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History of Diabetic Shoes

Posted by Lindsey Kanter, RDN on Jul 11, 2023 7:56:02 AM
Lindsey Kanter, RDN

Diabetic Shoe

Over the years, the design and construction of diabetic shoes has continued to evolve. Today, diabetic shoes are available in a wide variety of styles and colors. They are also available in a variety of sizes and widths to accommodate the needs of people with all different foot shapes and sizes.

Diabetic shoes are specially designed shoes that are intended to reduce the risk of skin breakdown in diabetics with existing foot disease and relieve pressure to prevent diabetic foot ulcers. They are typically made with soft, flexible materials that provide a good fit and support, and they often have features such as extra-depth, wide toe boxes, and light weight outsoles.

The history of diabetic shoes dates back to the early 1900s, when doctors began to recognize the importance of proper footwear for people with diabetes. In the early days, diabetic shoes were designed to provide comfort and support to people with diabetes.

Here are some of the key milestones in the history of diabetic shoes:

    • 1910: Dr. Henry J. Himes publishes a paper in the Journal of the American Medical Association in which he describes the importance of wearing shoes that fit well and provide good support for people with diabetes. He also recommends that people with diabetes avoid wearing shoes that are too tight, have high heels, or have pointed toes.
    • 1920s: Dr. William J. Mayo, a pioneer in the field of diabetes care, begins to prescribe special shoes for his patients with diabetes. These shoes were made with soft, flexible materials and had extra-depth toe boxes to accommodate the deformities that often develop in the feet of people with diabetes.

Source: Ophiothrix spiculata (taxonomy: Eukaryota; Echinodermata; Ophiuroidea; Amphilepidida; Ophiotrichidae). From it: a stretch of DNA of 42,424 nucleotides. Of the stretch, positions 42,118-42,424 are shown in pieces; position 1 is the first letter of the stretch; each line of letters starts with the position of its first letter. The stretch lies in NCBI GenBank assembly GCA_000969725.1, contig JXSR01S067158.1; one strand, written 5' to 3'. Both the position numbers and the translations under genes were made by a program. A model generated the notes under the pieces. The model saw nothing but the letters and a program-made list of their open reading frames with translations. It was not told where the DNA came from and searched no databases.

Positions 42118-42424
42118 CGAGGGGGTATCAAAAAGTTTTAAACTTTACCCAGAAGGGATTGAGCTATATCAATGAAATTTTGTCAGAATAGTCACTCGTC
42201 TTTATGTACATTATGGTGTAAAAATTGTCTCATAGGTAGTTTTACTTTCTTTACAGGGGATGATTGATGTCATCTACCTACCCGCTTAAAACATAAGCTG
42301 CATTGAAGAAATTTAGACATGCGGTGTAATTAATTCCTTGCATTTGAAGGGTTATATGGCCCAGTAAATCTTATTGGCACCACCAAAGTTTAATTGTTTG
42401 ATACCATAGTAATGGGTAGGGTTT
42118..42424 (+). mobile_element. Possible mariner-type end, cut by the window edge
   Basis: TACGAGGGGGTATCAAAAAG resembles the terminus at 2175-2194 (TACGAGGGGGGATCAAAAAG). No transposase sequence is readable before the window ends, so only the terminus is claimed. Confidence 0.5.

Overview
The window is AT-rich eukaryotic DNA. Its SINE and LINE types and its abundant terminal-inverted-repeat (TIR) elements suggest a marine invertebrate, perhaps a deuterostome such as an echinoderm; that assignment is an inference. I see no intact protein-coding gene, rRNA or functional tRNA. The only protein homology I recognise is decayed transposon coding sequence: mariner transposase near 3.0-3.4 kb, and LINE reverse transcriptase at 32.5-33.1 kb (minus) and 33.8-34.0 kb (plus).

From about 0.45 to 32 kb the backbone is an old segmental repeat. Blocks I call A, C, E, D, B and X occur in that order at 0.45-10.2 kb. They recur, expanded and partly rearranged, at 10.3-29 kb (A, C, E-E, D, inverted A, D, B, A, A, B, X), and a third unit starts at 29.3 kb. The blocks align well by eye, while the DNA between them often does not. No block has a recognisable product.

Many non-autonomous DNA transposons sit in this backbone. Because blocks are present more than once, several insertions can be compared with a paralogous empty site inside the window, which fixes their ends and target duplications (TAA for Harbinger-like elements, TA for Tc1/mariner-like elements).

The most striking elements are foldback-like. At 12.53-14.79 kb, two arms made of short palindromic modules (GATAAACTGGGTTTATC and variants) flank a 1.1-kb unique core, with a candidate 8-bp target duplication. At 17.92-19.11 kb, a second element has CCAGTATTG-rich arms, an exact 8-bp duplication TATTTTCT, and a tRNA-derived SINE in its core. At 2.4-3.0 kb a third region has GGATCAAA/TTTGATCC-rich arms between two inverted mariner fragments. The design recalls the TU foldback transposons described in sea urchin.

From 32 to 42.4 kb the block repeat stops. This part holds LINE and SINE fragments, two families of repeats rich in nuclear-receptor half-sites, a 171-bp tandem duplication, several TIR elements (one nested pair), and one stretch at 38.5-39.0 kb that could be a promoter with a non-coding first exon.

• 1950s: The first commercial diabetic shoes are introduced. These shoes were made with a variety of materials, including leather, canvas, and rubber. They also had a variety of features, including extra-depth toe boxes, cushioned soles, and removable inserts.
    • 1970s: The design and construction of diabetic shoes begins to evolve. Shoes are made with more durable materials and have more advanced features, such as custom-molded orthotics and built-in air cushions.
    • 1990s: Diabetic shoes become more mainstream. They are available in a wider variety of styles and colors, and they are sold in more retail stores.
    • 2000s: Diabetic shoes continue to evolve. New materials and technologies are developed, and shoes are designed to meet the specific needs of people with diabetes.

Today, diabetic shoes are an important part of foot care for people with diabetes. They help to reduce the risk of skin breakdown, foot ulcers, and amputation. If you have diabetes, it is important to talk to your doctor about whether or not diabetic shoes are right for you.



Topics: Diabetic Shoes, Diabetes Blog, Lifestyle

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